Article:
Fine antique lace, wedding veils, lace equipment, books and giftwareCleaning & Restoration
Doing it yourself ! BEWARE
is a brief section about caring for valued lace, with specific indicators
of a troubled condition, and how to wet clean. This is offered as guidance
only should you wish to try cleaning your own lace. Beware, not all lace
is the same or reacts in the same way to cleaning. This really is a subject
for expert treatment and we will hold no responsibility should you damage
your lace following these guidelines.
Wet Cleaning Old Lace - Practical advice from Jeri Ames, USA
Warning: If your lace is antique and of considerable sentimental or monetary value, please take it to a professional lace conservator for cleaning.
It is always advisable to practice-wash a similar lace, before you wash the lace you are particularly eager to clean. In this way, you will perfect your technique and have a better idea of what to expect.
All advice below should be read in advance of washing lace, so you will be prepared with appropriate equipment, supplies -- and time.
Rings, bracelets, watch, pendant: Remove, so that nothing will tear the lace when you are working on it. Wear a non-fuzzy garment with simple sleeves, preferably no buttons at the wrist.
Hand lotion: Wash it off.
Bleach: Never use! There are several bleach formulations that have been used through the centuries. The chemicals still in old bleached threads can react to a new formulation with disastrous results. One is, lace can turn an ugly yellow that is permanent. Another, the lace can disintegrate, into a handful of almost nothing.
Soap: We warn **against** commonly-available soaps containing lanolin, perfumes, phosphates, colorants, brighteners. Orvus in the USA, from Procter & Gamble, is the soap used by museum conservators for handwashing textiles. It is a near neutral synthetic detergent that contains water, sodium lauryl sulfate, lauryl alcohol, and sodium sulfate. It is not sold in supermarkets. It is sold in some quilt shops, some museum shops, and in animal tack shops -- where you buy medicines and grains for farm animals. It is used to handwash fine fabrics, clean rugs and upholstery, and wash animals (like those very clean white sheep you see at fairs). It works to your advantage, because it neutralizes any acids embedded in threads. It is acids that turn threads brown. Not a good thing. In simple terms, the process of transferring acid from wood products to cotton and linen is called "off-gasing" and the result is "acid-burn". It comes from storage in a wooden piece of storage furniture or a wood-pulp environment (cardboard box, or wrapped in paper made from wood pulp - many white tissue papers are made from wood pulp), or a smoky/polluted environment. A textile suffering from acid-burn can have absorbed so much acid that it will fall apart - to dust. If you have white linen/lace put away, and it is brown around the edges, that is from acid-burn.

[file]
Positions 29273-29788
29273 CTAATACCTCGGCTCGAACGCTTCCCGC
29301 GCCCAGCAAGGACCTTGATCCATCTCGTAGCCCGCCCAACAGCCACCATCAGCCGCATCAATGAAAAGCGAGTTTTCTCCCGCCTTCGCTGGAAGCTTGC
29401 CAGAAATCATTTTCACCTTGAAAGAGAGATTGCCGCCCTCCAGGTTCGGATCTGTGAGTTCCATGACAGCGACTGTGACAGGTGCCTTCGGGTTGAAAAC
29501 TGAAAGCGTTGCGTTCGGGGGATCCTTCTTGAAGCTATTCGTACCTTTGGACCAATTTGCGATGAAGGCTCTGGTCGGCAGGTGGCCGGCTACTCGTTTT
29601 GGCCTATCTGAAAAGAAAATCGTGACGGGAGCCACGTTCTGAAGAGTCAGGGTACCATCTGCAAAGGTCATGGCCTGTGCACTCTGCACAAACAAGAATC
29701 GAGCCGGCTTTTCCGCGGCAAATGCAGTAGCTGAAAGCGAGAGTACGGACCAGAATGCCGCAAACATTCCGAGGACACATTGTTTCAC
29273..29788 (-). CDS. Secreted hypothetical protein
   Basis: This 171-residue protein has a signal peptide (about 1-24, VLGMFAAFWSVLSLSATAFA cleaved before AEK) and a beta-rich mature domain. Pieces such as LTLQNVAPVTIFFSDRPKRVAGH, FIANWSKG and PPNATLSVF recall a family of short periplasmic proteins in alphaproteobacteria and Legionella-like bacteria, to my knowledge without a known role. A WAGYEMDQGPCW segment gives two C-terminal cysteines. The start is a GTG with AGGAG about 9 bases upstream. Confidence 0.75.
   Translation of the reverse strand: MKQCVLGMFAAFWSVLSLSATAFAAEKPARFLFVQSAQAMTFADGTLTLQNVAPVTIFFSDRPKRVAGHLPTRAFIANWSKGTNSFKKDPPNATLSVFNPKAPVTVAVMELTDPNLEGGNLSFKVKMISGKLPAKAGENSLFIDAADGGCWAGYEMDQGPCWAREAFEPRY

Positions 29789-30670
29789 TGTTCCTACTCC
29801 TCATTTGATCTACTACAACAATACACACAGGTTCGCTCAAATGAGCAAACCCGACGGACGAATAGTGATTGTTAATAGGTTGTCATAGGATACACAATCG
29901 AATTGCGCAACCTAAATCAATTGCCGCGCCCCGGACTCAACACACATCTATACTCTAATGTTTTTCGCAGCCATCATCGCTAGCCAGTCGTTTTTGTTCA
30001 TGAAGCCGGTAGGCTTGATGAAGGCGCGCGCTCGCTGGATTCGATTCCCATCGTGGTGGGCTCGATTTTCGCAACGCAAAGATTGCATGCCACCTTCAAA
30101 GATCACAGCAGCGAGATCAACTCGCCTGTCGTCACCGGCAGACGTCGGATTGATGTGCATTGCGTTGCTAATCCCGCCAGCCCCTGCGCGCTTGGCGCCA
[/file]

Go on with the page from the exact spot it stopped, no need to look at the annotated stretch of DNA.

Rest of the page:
Water: Rain water is no longer pure. Nor is any ground water. All water has minerals or chemicals in it. So, if you use tap water, it is a very good thing to use distilled water for at least the last two rinses. Mineral or chemical damage from what is left behind in threads when they dry, can be minimized by using distilled water.
Using a Needle: If you need to use a needle to baste or mend lace before washing, never pierce old threads with the needle. It will weaken the lace thread to the point of breaking, or actually break it. Stitch only in spaces between threads. Very carefully.
For very large lace items that are strong and in good condition, that have been washed before, and are not likely to shrink: Place lace cloth on top of non-synthetic clean summer-weight bed sheet, and baste galloping large stitches down the middle, and spaced at 20" intervals, never piercing lace threads with your needle. Baste around the edge of the lace, in safe spaces. Leave a border of sheet material beyond the lace. Use a very strong pastel thread (never a dark thread that might run), that you can see later to cut away from the under side of the sheet. You can wash large items in a bath tub. Put a twin bed sheet in the bottom of the tub as a liner. Fold your large item into the tub this way: \/\/\ . This allows you to reach between the layers and make sure soap/water gets in there. Don't fold down the middle, and then into quarters. You can't "manage" layers that way. A large natural sponge can be used to press soapy water into the lace. The twin sheet can be gripped and moved up and down without putting any pull or pressure on the lace that is basted to the other sheet. **Use enough water to cover, not a full tub.**